Posted by: bluesyemre | April 15, 2019

When 80 famous #writers published their first (and last) #books Or, who has had the longest career?

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One of the many measuring sticks we use to compare writers (and compare ourselves to them) is age. We celebrate the women who started late. We gawk at, envy, and revile wunderkinds. Regardless of when they appeared, we love to marvel at famous writers’ early efforts, because of the careers they portend. But recently I’ve been thinking not about way (or the age) a literary career begins, but about its scope. Like any job, a writing career can last a lifetime—or less than a year.

In compiling these figures, I found it interesting to see how the length of a writer’s publishing career didn’t necessarily have any bearing on their current level of fame. Just look at the ten writers with the shortest number of years spent publishing: Shirley Jackson, Zora Neale Hurston, J.D. Salinger, Flannery O’Connor, Roberto Bolaño, Toni Cade Bambara, Jane Austen, Charlotte Brontë, Sylvia Plath, Nella Larsen. You wouldn’t exactly call any of these people “minor” or “forgotten.”

Some notes on process:

1.  I didn’t make any particular effort to find writers with extremely long or extremely short careers—I just picked the first 80 famous writers that came to mind, with the caveat that they had to be dead (for obvious reasons), and they had to have published more than one book in their lifetime, and compared them. I eliminated some because their publication records were too spotty to track, and you’ll notice there are many more English language authors than not—again because of ease of data gathering.

2. I did my best to count only new work, as opposed to collections of previous work, and only work published in the author’s lifetime—though I would allow for a final work published in the year after an author’s death (when I did so, I calculated using the year of their death). I didn’t count pamphlets, chapbooks, lectures, etc.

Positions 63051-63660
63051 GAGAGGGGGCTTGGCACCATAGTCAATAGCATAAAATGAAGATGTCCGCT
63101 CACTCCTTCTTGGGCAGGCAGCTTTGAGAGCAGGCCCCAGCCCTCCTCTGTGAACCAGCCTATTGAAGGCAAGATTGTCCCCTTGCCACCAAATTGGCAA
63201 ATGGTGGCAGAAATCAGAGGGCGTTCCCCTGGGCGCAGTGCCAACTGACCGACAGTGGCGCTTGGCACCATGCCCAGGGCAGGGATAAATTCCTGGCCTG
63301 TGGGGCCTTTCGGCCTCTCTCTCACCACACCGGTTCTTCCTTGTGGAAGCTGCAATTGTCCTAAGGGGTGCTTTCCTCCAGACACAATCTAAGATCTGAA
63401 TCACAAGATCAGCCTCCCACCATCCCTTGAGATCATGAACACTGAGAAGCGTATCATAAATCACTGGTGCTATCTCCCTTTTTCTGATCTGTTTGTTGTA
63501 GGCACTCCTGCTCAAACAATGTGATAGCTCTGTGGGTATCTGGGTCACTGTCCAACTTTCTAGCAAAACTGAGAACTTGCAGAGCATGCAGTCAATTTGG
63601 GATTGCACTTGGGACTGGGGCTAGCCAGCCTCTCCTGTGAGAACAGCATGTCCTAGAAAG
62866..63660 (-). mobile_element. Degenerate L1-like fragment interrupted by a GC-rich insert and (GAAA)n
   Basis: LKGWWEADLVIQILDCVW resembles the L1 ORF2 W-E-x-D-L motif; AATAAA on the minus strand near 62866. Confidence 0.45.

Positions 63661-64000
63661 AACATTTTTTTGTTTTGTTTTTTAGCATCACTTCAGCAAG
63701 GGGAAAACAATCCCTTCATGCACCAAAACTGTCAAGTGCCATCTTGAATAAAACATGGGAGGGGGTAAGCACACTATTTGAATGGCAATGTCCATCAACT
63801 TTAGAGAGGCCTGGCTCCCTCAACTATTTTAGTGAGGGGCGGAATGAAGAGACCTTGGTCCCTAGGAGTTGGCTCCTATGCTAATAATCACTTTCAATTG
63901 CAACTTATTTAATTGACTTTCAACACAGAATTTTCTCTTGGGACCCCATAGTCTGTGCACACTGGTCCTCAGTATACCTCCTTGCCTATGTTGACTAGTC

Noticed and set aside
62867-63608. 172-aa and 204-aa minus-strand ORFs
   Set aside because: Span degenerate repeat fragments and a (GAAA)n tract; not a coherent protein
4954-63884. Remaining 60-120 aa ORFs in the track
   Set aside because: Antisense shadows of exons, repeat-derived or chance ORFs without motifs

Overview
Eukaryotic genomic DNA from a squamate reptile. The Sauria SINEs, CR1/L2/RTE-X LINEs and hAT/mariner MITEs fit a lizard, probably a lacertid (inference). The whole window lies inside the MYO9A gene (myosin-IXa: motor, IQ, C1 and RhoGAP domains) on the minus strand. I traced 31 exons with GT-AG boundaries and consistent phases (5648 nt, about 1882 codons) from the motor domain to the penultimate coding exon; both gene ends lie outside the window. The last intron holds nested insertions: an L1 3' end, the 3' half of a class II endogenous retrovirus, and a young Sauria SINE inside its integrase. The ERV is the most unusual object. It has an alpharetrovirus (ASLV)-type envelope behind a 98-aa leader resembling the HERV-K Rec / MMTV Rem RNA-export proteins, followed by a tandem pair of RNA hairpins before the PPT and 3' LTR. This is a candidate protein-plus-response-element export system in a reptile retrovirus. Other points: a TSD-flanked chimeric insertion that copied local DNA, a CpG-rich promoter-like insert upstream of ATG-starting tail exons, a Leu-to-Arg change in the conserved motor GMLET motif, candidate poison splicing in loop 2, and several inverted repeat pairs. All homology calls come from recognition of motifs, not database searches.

3. I did not account for months of birth and publication—I calculated by year—so depending on people’s birthdays, some figures may be slightly off.

4. I looked at three main categories, which you will see below.

Age at First Publication

The average age of first publication for men was 27; the average for women was 31. The overall average was 28.84.

Vladimir Nabokov – 17 (Poems)
Yukio Mishima – 19 (The Forest in Full Bloom)
Pablo Neruda – 19 (Crepusculario)
Adrienne Rich – 22 (A Change of World)
Carson McCullers – 23 (The Heart is a Lonely Hunter)
Claude McKay – 23 (Songs of Jamaica)
Clarice Lispector – 23 (Near to the Wild Heart)
F. Scott Fitzgerald – 24 (This Side of Paradise)
Truman Capote – 24 (Other Voices, Other Rooms)
Italo Calvino – 24 (The Path to the Nest of Spiders)
Kobo Abe – 24 (At the Guidepost at the End of the Road)
Julio Cortázar – 24 (Presence)
Leo Tolstoy – 24 (Childhood)
Jorge Luis Borges – 24 (Fervor de Buenos Aires)
James Joyce – 25 (Chamber Music)
Kathy Acker – 25 (Politics)
Marcel Proust – 25 (Pleasures and Days)
Evelyn Waugh – 25 (Decline and Fall)
Charles Dickens – 25 (The Pickwick Papers)
Fyodor Dostoyevsky – 25 (Poor Folk)
Langston Hughes – 25 (The Weary Blues)
Norman Mailer – 25 (The Naked and the Dead)
D.H. Lawrence – 26 (The White Peacock)
Angela Carter – 26 (Honebuzzard)
Ernest Hemingway – 26 (In Our Time)
Philip Roth – 26 (Goodbye, Columbus)
Flannery O’Connor – 27 (Wise Blood)
Philip K. Dick – 27 (A Handful of Darkness)
John Steinbeck – 27 (Cup of Gold)
Herman Melville – 27 (Typee)
Colette – 27 (Claudine at School)
Amiri Baraka – 27 (Preface to a Twenty Volume Suicide Note)
Ray Bradbury – 27 (Dark Carnival)
Sylvia Plath – 28 (The Colossus and Other Poems)
Jack Kerouac – 28 (The Town and the City)
Bram Stoker – 28 (The Primrose Path)
Gabriel García Márquez – 28 (Leaf Storm)
Gwendolyn Brooks – 28 (A Street in Bronzeville)
Chinua Achebe – 28 (Things Fall Apart)
Octavia Butler – 29 (Patternmaster)
James Baldwin – 29 (Go Tell It On the Mountain)
William Faulkner – 29 (Soldiers’ Pay)